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If everybody is so hot for new technology, why do in-house lawyers have such a hard time getting money for it?
That's a question bothering general counsel, according to a new study. A global report shows that 55 percent of in-house attorneys say "difficulty in getting budget" is their main tech challenge. It's a puzzle because the companies apparently have the money for legal tech. They just aren't sure how to spend it.
GCs to Blame?
Citing the study, one legal tech site speculates that general counsel are to blame. They don't know how to sell corporate boards on the need for artificial intelligence. "The challenge is really -- it would seem -- not that large corporates don't have $70,000 spare to pay for an AI review system license, but rather that the GC may not be able to articulate the benefits to the CFO in a way that triggers the 'opening of the wallet,'" the Artificial Lawyer says. Wow. That hurts, especially coming from an artificial intelligence. And who said corporate lawyers were soulless?
Anyway, there's more to the story. General counsel and their boards agree that cyberattacks are the biggest threats to their businesses. In other words, they know they have a problem -- and it's complex.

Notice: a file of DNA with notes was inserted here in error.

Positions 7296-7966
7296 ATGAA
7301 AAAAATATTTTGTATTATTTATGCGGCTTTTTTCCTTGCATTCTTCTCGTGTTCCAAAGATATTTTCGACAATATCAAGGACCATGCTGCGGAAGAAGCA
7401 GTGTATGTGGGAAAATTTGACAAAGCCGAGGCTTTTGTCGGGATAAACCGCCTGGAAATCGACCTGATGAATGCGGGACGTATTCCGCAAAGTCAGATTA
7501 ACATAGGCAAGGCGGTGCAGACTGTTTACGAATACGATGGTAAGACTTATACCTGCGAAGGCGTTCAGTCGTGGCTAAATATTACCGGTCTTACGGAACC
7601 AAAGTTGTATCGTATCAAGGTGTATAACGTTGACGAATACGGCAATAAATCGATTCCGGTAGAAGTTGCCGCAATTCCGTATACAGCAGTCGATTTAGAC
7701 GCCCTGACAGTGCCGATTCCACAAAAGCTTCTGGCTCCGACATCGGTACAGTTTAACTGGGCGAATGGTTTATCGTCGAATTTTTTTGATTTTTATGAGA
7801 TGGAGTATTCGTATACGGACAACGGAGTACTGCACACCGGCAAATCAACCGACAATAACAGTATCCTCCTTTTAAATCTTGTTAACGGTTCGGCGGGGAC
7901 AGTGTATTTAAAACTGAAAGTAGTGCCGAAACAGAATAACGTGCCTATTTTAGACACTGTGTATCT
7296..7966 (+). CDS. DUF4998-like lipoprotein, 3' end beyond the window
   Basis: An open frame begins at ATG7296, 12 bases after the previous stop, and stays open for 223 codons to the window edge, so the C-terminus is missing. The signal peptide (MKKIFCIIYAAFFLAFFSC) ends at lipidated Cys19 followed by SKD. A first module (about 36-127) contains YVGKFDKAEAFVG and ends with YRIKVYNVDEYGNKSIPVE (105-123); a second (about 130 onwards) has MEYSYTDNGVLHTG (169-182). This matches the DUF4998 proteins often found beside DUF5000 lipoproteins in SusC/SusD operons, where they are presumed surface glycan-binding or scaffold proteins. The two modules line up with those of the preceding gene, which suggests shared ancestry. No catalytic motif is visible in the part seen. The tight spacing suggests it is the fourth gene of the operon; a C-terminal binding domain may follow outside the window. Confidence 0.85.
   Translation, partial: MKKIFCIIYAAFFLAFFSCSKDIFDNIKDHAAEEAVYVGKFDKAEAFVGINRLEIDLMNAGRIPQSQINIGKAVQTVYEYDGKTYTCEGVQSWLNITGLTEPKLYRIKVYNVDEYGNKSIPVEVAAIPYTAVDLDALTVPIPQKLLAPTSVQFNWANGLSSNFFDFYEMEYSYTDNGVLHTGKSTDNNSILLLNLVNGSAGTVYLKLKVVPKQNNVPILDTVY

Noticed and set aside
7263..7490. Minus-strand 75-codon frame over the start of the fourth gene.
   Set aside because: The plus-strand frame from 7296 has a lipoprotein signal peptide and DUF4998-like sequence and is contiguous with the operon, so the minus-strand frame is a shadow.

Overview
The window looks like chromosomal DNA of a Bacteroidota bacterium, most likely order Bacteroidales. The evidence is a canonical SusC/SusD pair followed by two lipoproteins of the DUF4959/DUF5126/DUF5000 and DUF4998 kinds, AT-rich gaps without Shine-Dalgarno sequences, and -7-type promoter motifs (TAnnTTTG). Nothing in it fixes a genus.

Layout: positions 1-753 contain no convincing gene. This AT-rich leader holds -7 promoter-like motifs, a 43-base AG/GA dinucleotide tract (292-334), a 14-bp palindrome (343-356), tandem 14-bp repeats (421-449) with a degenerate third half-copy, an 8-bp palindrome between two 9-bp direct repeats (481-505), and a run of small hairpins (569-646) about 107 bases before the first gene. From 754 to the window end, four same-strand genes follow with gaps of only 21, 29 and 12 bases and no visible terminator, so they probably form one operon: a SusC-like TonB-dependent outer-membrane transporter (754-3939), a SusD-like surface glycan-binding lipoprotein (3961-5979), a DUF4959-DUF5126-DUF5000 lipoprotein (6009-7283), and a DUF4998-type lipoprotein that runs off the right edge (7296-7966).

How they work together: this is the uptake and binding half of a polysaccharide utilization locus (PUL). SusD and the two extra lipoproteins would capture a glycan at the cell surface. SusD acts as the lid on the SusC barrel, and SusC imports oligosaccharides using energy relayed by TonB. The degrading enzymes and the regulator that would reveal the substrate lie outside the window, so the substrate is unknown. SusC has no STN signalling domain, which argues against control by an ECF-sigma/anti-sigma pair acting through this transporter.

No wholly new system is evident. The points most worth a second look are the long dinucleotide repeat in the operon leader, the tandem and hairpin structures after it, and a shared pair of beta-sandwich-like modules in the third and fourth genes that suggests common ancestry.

In the survey, nearly 80 percent of the GCs and board members believe data breaches and cyber-attacks are their greatest technology risks. However, the authors said, there is a "significant disconnect" between the attorneys and their boards concerning company preparedness for it. It seems general counsel don't see that as serious a problem as the board members do. It would be interesting to be a fly on the wall at that board meeting -- just to see board members being more optimistic than their lawyer. But another metaphor might better answer the question -- the question about why companies don't know how to spend on legal tech even though they know there is a major problem. It's not merely a "significant disconnect." It's more like a deer in the headlights.